Scarcity means that there are fewer resources than are needed to fill human wants and needs. These resources can come from the land, labor resources or capital resources. Keep reading for scarcity examples that you may see on a global economic level or in your everyday life.
Examples of Scarcity in Economics and Natural Resources
What is scarcity? Scarcity indicates that demand for a resource cannot be met. These resources could include natural resources, such as crops and water, or economic resources, such as labor and land. There are two types of scarcity, depending on the scarcity's nature: relative scarcity and absolute scarcity.
Examples of Relative Scarcity
Relative scarcity occurs when resources are scarce relative to the public's demand. When more people want a resource, it creates a shortage caused by slow distribution or limited supply. The resource exists, but the people cannot get it immediately. Economists consider relative scarcity as a basic element of economics.
Relative scarcity examples include:
News about a temporary gasoline shortage can result in panic and long lines, leading to an even bigger shortage.
Hoarding of toilet paper and hand sanitizer during a pandemic causes a disruption in the supply chain of these products, leading to scarcity in stores.
A particularly bad flu season inspires many more people to get the flu vaccine in the next year, but vaccine supply does not meet demand.
An increased need for military assistance causes a country to deploy more soldiers, but there are not enough enlisted soldiers to meet demand at the moment.
The demand for wood to build more houses leads to a depletion of local forests and, eventually, a shortage of lumber.
A popular video game system sells out on its first day of release, leaving some consumers waiting for the next available shipment.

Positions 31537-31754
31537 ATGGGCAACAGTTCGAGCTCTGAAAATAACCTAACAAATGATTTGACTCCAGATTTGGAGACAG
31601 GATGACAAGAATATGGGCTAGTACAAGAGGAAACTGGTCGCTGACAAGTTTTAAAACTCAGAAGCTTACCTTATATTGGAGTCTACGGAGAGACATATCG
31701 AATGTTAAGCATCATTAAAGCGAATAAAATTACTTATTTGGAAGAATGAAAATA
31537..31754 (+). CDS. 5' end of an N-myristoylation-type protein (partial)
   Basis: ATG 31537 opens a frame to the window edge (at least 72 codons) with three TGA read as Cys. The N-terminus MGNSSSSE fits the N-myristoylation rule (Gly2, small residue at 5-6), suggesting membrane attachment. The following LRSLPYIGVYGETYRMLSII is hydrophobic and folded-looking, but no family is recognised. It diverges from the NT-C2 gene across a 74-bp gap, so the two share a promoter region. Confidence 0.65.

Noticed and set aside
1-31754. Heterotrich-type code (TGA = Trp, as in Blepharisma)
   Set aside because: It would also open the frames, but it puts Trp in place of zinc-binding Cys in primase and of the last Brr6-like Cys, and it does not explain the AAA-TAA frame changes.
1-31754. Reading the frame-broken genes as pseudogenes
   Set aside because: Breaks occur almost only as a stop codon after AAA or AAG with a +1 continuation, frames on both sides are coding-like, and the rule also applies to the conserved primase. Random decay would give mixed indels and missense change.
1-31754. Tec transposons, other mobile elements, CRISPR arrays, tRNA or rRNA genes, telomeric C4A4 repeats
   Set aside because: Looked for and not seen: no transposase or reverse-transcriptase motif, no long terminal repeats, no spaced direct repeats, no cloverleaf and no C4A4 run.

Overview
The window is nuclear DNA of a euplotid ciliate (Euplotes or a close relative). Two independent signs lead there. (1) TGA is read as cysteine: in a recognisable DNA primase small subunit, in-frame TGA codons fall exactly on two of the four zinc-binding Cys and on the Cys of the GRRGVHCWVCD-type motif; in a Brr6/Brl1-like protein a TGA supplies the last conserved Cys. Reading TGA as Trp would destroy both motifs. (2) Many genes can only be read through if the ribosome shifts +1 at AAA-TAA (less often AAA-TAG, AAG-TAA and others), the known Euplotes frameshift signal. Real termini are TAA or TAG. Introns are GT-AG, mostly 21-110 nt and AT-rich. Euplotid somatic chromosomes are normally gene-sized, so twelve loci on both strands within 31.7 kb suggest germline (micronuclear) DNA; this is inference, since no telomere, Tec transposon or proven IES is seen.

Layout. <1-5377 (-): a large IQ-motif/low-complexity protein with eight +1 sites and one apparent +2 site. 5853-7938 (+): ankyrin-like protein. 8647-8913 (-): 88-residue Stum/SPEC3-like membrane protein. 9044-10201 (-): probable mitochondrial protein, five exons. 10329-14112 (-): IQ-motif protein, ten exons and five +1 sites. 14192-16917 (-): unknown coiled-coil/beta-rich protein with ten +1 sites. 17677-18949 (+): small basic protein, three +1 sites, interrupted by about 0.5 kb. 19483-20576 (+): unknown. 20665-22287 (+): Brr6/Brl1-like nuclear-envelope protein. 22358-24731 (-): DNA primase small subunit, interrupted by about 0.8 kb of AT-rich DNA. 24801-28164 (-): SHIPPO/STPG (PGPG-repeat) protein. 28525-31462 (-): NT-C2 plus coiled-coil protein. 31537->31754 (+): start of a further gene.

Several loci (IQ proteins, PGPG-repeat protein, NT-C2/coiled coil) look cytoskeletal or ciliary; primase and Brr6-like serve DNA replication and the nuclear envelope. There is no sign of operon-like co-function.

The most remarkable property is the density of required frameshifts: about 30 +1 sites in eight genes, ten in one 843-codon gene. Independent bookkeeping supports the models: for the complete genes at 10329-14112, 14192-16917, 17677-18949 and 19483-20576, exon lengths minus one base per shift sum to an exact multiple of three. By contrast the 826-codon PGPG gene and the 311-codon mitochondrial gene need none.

Examples of Absolute Scarcity
Absolute scarcity refers to a situation in which there is simply not enough of a resource to go around. Unlike relative scarcity, absolute scarcity cannot be resolved by increasing supply or improving distribution. Demand has little to no impact on absolute scarcity; the resource is gone, or nearly gone, and cannot be increased.
Absolute scarcity examples include:
- After poor weather, corn crops did not grow resulting in a scarcity of food for people and animals and ethanol for fuel.
- Fewer local farmers raising cattle can result in a scarcity of milk and cheese.
- Overfishing can result in a scarcity of a type of fish.
- A wildfire temporarily causes pollution in a city, leading to a scarcity of clean air.
- Coal is used to create energy; the limited amount of this resource that can be mined is an example of scarcity.
- A day has an absolute scarcity of time, as you cannot add more than 24 hours to its supply.
- Those without access to clean water experience a scarcity of water.
- An avian flu wipes out millions of chickens, creating a scarcity of eggs.
- A town has a mandate on limiting new developments, creating a scarcity of land to build upon.
- A recent flood washes farmlands away and has the potential to create a scarcity of food for the residents of the nation.
- An undereducated population in a country that needs high-level skilled workers can result in a scarcity of labor.
No Scarcity of Knowledge
Understanding the concept of scarcity is just part of the journey. It's important to know whether scarcity is relative and can be resolved, or is absolute and threatening to life. Explore more economic basics with these examples of goods and services in the economic supply chain.